12 Hot Tips for Making A Show Stopper of a First Impression
Be Nice to the Receptionist (see Tip 6) and 11 Others
As we continue our Job Search Series after a break for National Etiquette Week and a guest post last week by fellow business etiquette authority John Daly, today’s focus is on providing a show-stopper first impression at the company to which you are interviewing. Here are a dozen tips and reminders to help you dazzle your interviewer, and progress to the second interview — or to the job:
- Arrive Early – Plan to arrive at least 15-20 minutes early to allow time to visit the restroom, freshen up and practice your power poses. In cold or inclement weather, you will have time shed your outerwear, smooth your clothing and compose yourself. Ensure that you have proper directions to the company and check weather, traffic and train reports. Although you arrive early, don’t present yourself to the receptionist earlier than ten minutes prior to your appointment. Use the time in the reception area to read any company bulletins or other reading material; in doing so you will show interest in the company and might come across an additional nugget of helpful information.
- Practice Good Posture and Body Language – Stand and sit up straight, square your shoulders and hold your head high. Open up your body and make yourself big, rather than close yourself off and become smaller. Don’t fidget, bite your nails, play with or toss your hair around, cross your leg and shake it, snap and unsnap a pen, drum your fingers on the table, etc.
- Turn Off Your Personal Device – Don’t take a chance that your device will distract you or your interviewer. And being fixated on your smartphone while you wait makes you look like everybody else glued to their screens. Dare to be different. Read company material. Exchange pleasantries with the receptionist. Look relaxed, confident and entirely focused on your surroundings. Your attentiveness will be noticed and appreciated.
- Dispose Of Your Gum – No one should ever chew gum in public, let alone at a job interview. If you chew, dispose of it before you get anywhere near your interview destination.
- Smile – Establish your friendliness and confidence and reduce your stressful feelings by smiling in an easy and genuine manner.
- Be Nice to the Receptionist – The receptionist often has the ear of many key staff members who seek the opinions and reactions of this important person. The receptionist, after all, has the opportunity to observe people while they are waiting in the reception room. Be gracious, as well, to all staff that you encounter on your way to meet with your interviewer(s). Any of them could be asked for his or her opinion of you.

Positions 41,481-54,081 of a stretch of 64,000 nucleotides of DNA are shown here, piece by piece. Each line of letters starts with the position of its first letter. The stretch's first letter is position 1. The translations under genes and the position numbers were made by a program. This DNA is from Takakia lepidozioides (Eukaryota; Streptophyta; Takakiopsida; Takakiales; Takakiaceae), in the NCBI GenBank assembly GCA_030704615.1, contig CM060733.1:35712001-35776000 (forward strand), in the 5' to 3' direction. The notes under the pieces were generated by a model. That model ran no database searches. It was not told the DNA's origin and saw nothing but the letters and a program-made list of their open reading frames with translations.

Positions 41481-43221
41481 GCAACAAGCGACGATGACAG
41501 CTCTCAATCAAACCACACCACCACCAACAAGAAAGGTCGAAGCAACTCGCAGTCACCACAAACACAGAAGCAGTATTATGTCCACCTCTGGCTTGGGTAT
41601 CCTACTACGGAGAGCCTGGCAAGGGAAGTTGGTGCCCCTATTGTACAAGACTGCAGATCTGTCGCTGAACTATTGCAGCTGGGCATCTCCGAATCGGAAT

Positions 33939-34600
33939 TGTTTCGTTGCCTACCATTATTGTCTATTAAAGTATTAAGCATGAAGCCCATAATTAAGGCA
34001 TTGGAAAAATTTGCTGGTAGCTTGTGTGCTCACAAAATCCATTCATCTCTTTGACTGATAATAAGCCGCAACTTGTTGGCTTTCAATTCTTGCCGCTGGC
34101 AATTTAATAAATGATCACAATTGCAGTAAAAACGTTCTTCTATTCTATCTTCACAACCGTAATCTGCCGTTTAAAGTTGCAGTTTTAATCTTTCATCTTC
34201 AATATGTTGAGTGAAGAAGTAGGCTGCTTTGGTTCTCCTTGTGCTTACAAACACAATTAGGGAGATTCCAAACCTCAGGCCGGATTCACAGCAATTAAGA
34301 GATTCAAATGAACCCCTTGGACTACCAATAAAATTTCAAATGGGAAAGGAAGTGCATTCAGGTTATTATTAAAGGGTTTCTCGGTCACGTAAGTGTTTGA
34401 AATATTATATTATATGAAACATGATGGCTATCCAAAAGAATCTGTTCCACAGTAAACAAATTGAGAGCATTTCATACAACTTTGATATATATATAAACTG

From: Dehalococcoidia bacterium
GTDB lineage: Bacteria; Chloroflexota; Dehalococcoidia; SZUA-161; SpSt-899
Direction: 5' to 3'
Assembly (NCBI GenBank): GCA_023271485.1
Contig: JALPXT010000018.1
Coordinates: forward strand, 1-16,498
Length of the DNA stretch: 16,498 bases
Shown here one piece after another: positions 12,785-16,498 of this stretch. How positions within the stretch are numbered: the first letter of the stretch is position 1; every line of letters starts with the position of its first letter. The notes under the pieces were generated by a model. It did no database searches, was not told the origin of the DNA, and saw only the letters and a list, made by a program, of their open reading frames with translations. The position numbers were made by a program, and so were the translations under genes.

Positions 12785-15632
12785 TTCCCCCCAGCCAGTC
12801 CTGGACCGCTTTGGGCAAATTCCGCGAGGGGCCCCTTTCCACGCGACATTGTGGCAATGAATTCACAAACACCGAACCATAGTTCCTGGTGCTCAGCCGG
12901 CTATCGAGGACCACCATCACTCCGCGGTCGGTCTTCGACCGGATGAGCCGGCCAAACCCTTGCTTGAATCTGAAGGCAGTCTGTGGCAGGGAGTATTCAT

- Make Eye Contact – This is important when you are listening to or speaking with anyone, but especially your interviewer. Failure to do so could sink your chances.
- Get Your Handshake Ready – Remember that your handshake will be remembered long after other memories of your first meeting have faded. Make it firm, dry, warm and brief.
- Greet Your Interviewer(s) With Energy and Respect – Stand up when your interviewer approaches you. Again, smile, make eye contact and be ready to shake hands. If you know it, use the interviewer’s name when you greet her or him. Don’t use your interviewer’s first name unless you are invited to do so.
- Engage Your Interviewer(s) and Establish Rapport – Don’t behave in a familiar or casual manner, even if you know the interviewer (such as a friend of your family). Maintain your professionalism, observe decorum and show respect. Be genuine and open. If possible and appropriate, subtly and politely point out something that you have in common, such as having attended the same school, living in the same city or neighborhood, vacationed in the same spot or worked for the same company, enjoy similar hobbies, like the same artist or designer, etc. However, don’t force anything; let things evolve naturally and watch for opportunities to connect.
- Don’t Raise Red Flags – While you want to be honest and open about your past experience, skills, education and anything that you might have had to clear up in your cover letter, you don’t want to raise any red flags unnecessarily. When answering questions, don’t elaborate unless it’s appropriate to do so. Don’t complain or gossip about anyone or anything — especially a former company or boss.
- Stay on Point – The flip side of raising red flags is to stay on point. Avoid going on a tangent when answering a question or raising a point. Don’t interrupt the interviewer, even to say something that you consider to be important. When it’s your turn, clarify your point or ask your question. Stick to the subject at hand and impress your interviewer with your focus, attention and keen interest.
Join me next week as I address those tricky and sticky interview questions!
Until next time,